The locking mechanism 270 can be driven by a hydraulic system in various embodiments. In the particular embodiment of this discussion, the fourth segment 277 is a pneumatic cylinder of the locking mechanism 270 including a rod that travels in and out of a cylinder. The pneumatic component can be in electrical or mechanical communication with buttons, levers, pumps, and the like, that provide a user interface to engage and disengage the locking mechanism through operation of the pneumatic components. In some embodiments the pneumatic components automatically engage the locking mechanism when the base 200 is in an adequately aligned position over the docking plate to enable docking. In some embodiments, a user activated switch for the pneumatic cylinder of the locking mechanism is location in the base cabinet. The locking mechanism can be 270 driven by components different from, or in addition to, the pneumatic cylinder. Examples components include, but are not limited to, hydraulic, crank, or mechanical gear systems.

In a comparison of FIG. 10 and FIG. 12, it is observable that when the locking mechanism 270 is engaged (FIG. 9), the rod withdraws into the hydraulic cylinder 277, which pulls the third pivot 276 in a counterclockwise motion about the fourth pivot point 278 via the rigid third segment 275. This causes the third engaging member 280c pivoting about the first pivot point 272 in a clockwise direction to the docking opening 245 until it is coupled to the third mating member on the third support structure 406c.

When the locking mechanism 270 is disengaged (FIG. 12), the rod extends from the hydraulic cylinder 277, which pushes the third pivot 276 away from the fourth segment 277 in a clockwise direction about the fourth pivot point via the rigid third segment. This causes the third engaging member 280c to pivot about the first pivot point 272 in a counterclockwise direction to pull the third engaging member 280c away from the third mating member on the third support structure 406c. FIG. 13 provides a close-up view of Section B of FIG. 12 that shows the interactions of the different pivot points and segments of the locking mechanism 270 when the locking mechanism 270 is disengaged.

FIG. 14 is a bottom view of a base consistent with an alternative embodiment of the technology disclosed herein, and FIG. 15 depicts a close-up of section C in FIG. 14. In this embodiment the base 500 has a first engaging member 580a, second engaging member 580b, and third engaging member 580c that are male and would be received by a base plate with female mating members. The base 500 does not have a locking mechanism previous explains. In some embodiments consistent with FIG. 17, the locking mechanism may be coupled to the docking plate. In another embodiment, there may not be a locking mechanism at all.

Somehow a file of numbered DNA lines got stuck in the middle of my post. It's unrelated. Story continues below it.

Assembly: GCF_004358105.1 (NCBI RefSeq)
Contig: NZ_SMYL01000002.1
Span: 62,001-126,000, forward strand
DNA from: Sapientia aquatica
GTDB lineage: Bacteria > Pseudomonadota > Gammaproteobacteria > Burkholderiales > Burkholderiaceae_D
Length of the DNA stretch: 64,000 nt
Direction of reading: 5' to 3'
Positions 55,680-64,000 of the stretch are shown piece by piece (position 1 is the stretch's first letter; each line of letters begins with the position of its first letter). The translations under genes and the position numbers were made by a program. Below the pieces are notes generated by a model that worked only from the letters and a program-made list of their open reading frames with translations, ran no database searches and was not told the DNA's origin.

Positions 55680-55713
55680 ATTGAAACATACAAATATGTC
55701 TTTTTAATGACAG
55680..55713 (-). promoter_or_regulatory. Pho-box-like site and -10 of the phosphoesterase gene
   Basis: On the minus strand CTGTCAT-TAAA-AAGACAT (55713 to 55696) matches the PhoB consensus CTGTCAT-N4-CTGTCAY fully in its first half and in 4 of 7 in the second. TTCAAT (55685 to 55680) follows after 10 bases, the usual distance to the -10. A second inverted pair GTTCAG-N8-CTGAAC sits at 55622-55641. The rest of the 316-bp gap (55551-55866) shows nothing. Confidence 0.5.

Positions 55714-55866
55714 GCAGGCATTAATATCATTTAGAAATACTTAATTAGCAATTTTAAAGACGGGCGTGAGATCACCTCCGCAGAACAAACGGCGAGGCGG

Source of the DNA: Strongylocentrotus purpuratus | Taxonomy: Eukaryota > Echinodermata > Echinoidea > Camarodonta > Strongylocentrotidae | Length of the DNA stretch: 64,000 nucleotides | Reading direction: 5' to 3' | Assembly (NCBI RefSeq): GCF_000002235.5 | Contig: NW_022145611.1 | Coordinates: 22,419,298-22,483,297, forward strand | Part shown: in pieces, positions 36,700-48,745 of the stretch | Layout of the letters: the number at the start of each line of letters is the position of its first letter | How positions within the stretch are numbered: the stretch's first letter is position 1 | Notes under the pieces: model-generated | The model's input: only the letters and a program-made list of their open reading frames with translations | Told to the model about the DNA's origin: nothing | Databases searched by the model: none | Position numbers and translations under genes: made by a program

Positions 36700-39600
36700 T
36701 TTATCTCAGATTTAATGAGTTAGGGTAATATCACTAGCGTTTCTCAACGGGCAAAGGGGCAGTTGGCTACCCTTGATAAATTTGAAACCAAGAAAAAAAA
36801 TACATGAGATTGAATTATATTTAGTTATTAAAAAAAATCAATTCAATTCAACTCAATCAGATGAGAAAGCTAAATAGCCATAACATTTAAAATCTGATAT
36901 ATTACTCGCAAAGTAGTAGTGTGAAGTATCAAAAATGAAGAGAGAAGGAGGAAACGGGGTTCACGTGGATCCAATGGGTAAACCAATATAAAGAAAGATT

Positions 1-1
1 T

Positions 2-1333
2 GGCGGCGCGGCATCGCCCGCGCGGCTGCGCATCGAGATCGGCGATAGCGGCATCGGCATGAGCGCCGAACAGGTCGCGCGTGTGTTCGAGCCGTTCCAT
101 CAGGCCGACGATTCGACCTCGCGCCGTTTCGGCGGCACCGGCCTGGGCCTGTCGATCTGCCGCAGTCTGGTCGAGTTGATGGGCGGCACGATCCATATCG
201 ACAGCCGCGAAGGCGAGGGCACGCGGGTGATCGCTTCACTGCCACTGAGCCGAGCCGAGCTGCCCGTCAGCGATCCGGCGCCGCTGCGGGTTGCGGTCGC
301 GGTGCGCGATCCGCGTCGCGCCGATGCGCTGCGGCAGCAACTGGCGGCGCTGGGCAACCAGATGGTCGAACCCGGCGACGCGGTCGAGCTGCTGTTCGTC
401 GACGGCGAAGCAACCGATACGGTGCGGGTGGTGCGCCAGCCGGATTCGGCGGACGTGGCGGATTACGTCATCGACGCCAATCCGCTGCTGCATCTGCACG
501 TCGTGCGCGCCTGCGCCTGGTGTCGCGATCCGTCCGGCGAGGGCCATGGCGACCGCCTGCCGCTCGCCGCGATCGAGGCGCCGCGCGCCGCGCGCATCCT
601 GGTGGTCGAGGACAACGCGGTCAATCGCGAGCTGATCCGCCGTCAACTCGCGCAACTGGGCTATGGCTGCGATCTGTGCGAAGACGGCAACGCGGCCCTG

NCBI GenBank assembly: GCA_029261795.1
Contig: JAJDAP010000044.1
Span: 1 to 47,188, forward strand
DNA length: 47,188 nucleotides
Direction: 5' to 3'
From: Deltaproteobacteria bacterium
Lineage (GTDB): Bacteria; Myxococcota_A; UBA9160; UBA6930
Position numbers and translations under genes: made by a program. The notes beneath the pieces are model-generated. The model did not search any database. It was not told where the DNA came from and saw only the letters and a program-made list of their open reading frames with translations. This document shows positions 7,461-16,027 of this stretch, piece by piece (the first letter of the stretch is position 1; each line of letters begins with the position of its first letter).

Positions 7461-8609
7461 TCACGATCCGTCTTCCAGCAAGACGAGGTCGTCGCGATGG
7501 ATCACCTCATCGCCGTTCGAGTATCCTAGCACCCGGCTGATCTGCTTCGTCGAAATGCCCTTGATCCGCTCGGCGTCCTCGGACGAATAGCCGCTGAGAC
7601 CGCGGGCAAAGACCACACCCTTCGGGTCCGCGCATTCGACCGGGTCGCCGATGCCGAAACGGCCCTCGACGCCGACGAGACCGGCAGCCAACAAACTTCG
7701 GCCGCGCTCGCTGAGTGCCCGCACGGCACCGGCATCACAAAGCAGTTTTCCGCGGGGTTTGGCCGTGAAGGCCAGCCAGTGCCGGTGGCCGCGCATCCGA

It should also be noted that, as used in this specification and the appended claims, the phrase “configured” describes a system, apparatus, or other structure that is constructed or configured to perform a particular task or adopt a particular configuration. The phrase “configured” can be used interchangeably with other similar phrases such as “arranged”, “arranged and configured”, “constructed and arranged”, “constructed”, “manufactured and arranged”, and the like.

All publications and patent applications in this specification are indicative of the level of ordinary skill in the art to which this invention pertains. All publications and patent applications are herein incorporated by reference to the same extent as if each individual publication or patent application was specifically and individually indicated by reference.

This application is intended to cover adaptations or variations of the present subject matter. It is to be understood that the above description is intended to be illustrative, and not restrictive.